By Matthew Manos, founder of verynice, and director of Challenge-Based Learning at the USC Iovine and Young Academy†
Imagine: you’re back in the fourth grade.
You pull out a freshly sharpened number two pencil as your teacher hands you a math exam.
You look down the page and see a question:
The average hamster weighs 4 ounces. A 747 can hold 248,000 pounds. How many hamsters can you bring to Maui?
If you’re one of those kids who doesn’t excel at math like me, you’re going crazy taking countless notes and deciding how to respond.
You think to yourself, “How many ounces are in a pound? Am I supposed to assume that each of these hamsters is an average weight?”
Self-doubt continues until you finally write down your best answer to the question and hand in the exam.
The next day you get the test back, only to be told the correct answer is 0, because it is illegal to own or transport hamsters in the state of Hawaii.
This learning model is called problem-based learning. It’s the standard approach that many of us will remember from our days at school.
There is a time and place for problem-based learning. It can empower employees to think critically and develop communication skills. In some cases, it can also improve an employee’s ability to work in groups, synthesize complex information, and be well prepared to plan the next corporate escape room outing.
But what a problem-based approach like this lacks is the ability to provide employees with a platform to define their own problem. Instead, learning experiences like this pose a problem, however difficult they may be. until the employee. Further, more often than not, the problem presented is presented as a kind of riddle that has one, and only one, correct answer or interpretation.
This conflicts with the mindset of an entrepreneur or innovator and with the needs of organizations that push the needle by first identifying the underlying issues that have yet to be clearly defined. Furthermore, this approach can be limiting in the inability to connect clearly and directly with the nuances of an employee’s day-to-day role, their interests and the challenges that excite them.
Despite this, traditional corporate training courses, seminars, and webinars far too often present themselves this way.
Whether tackling major societal problems or navigating new and emerging technologies, an innovator’s work is rarely predictable. But one thing every day has in common for innovators like these is the need to start with the challenge and work outwards. Some of these challenges are small, some are big. None of these challenges are presented to us neatly, and the world’s greatest challenges rarely have a predefined scope.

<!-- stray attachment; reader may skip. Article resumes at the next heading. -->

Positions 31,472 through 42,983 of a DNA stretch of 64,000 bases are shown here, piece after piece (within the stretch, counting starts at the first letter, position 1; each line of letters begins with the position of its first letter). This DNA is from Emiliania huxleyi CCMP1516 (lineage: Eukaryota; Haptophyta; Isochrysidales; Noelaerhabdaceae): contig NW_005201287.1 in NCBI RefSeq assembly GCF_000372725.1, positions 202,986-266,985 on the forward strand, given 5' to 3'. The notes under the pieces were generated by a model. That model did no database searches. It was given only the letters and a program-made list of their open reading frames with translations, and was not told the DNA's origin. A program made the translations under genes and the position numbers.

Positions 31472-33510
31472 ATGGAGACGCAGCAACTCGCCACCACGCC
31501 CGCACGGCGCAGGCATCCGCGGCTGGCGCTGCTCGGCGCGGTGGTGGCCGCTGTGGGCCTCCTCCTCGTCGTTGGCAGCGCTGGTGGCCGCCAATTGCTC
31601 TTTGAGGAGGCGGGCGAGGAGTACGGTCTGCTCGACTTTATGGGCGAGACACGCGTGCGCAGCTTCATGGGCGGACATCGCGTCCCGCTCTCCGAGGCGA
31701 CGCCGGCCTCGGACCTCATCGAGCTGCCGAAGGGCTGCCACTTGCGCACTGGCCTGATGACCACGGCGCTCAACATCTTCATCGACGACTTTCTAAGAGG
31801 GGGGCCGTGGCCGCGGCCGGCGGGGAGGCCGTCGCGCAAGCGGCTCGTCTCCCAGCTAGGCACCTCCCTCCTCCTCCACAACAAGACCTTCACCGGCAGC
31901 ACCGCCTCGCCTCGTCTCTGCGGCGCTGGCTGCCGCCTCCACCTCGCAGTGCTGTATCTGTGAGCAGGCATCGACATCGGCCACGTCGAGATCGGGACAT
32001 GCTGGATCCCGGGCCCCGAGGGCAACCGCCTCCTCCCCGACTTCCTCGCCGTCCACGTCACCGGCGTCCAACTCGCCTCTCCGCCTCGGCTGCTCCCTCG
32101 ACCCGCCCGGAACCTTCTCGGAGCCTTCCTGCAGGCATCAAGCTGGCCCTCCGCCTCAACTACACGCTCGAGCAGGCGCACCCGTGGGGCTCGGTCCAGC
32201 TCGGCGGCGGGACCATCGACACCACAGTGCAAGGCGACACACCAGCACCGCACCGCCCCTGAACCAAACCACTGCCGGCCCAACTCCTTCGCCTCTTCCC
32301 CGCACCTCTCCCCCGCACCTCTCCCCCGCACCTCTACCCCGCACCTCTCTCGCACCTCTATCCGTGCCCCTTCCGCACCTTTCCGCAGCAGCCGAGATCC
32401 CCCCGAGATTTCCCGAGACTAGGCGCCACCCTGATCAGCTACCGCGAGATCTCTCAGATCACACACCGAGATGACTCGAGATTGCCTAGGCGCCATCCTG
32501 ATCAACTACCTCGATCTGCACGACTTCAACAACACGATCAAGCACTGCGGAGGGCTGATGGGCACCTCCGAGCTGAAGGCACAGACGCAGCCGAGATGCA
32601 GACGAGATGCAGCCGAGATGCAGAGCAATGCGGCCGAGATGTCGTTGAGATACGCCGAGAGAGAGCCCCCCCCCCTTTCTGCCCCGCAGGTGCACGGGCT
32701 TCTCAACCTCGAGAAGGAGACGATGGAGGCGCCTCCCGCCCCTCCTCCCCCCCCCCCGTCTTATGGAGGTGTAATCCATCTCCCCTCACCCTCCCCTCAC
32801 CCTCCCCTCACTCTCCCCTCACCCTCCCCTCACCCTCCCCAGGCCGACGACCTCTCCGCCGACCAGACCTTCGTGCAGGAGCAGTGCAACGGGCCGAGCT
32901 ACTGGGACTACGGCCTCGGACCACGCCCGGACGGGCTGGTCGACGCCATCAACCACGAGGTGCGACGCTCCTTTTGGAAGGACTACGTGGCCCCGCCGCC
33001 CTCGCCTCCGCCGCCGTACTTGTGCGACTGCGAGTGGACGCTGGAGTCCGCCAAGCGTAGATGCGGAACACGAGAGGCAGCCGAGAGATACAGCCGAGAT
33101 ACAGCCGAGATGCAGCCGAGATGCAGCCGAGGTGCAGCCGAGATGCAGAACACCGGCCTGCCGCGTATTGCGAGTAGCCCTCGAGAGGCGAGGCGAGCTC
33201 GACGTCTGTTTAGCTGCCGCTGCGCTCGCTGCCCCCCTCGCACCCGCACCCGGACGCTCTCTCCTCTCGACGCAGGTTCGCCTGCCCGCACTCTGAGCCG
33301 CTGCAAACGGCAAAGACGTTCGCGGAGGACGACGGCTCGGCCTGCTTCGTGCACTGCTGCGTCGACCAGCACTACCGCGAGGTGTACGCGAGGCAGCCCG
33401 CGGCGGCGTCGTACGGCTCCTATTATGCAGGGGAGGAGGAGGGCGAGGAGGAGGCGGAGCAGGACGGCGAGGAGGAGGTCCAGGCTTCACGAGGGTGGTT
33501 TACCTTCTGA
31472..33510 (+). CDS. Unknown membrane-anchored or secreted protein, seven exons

Introduce challenge-based learning.
Challenge-based learning is defined by: challengebasedlearning.org as “an efficient and effective framework for deep and meaningful learning while solving real-world challenges.”
Unlike more traditional models of teaching and learning, a challenge-based approach asks the learner to define the problem themselves before attempting to solve something.
At USC Iovine and Young Academy, we’ve seen first-hand the unique potential this model has to better prepare students and working professionals for the fast-paced worlds of entrepreneurship, technology, and design-driven innovation.
By participating in challenge-based learning, we can develop creative responses to complex problems faced by individuals, communities, organizations and society as a whole. These projects involve real interests – real problems – that need to be defined and contain many possible avenues and outcomes.
We’ve seen students use different skills and knowledge to build ideas and prototypes in response to problems they come up with. In the process, students develop a powerful framework to analyze challenges and synthesize information in a collaborative manner.
Take a challenge-based approach to your next business training by:
1. Presenting a major challenge the organization is currently facing.
2. Bring your employees into teams that break with their day-to-day departments and silos.
3. Share new methods and strategic frameworks that can be applied in real time to meet the same challenge.
Real-time, hands-on and challenge-based experiences like these are not only more directly applicable and related to your team’s day-to-day work; they align with the hard skills needed for the creative industry of the 21st century:
• Knowledge transfer: Bringing together insights from different disciplines
• Collaboration: understanding different processes and perspectives
• Interdisciplinary problem solving: applying a wide range of competences
• Communication: the ability to bring clarity to a problem
• Iteration: continuous learning through constant reflection, trial and error
• Creative facilitation: Coordination and management of complex projects, systems and teams
• Design strategy: innovation that balances the needs of business with the needs of people
Educational experiences can have a lasting impact when the learner can make a connection between the content and their real interests and aspirations. By moving from a “one correct answer” model to a learning experience based on challenges and rooted in real-world problems and opportunities, you can give your team the tools and confidence they need to drive meaningful change bring.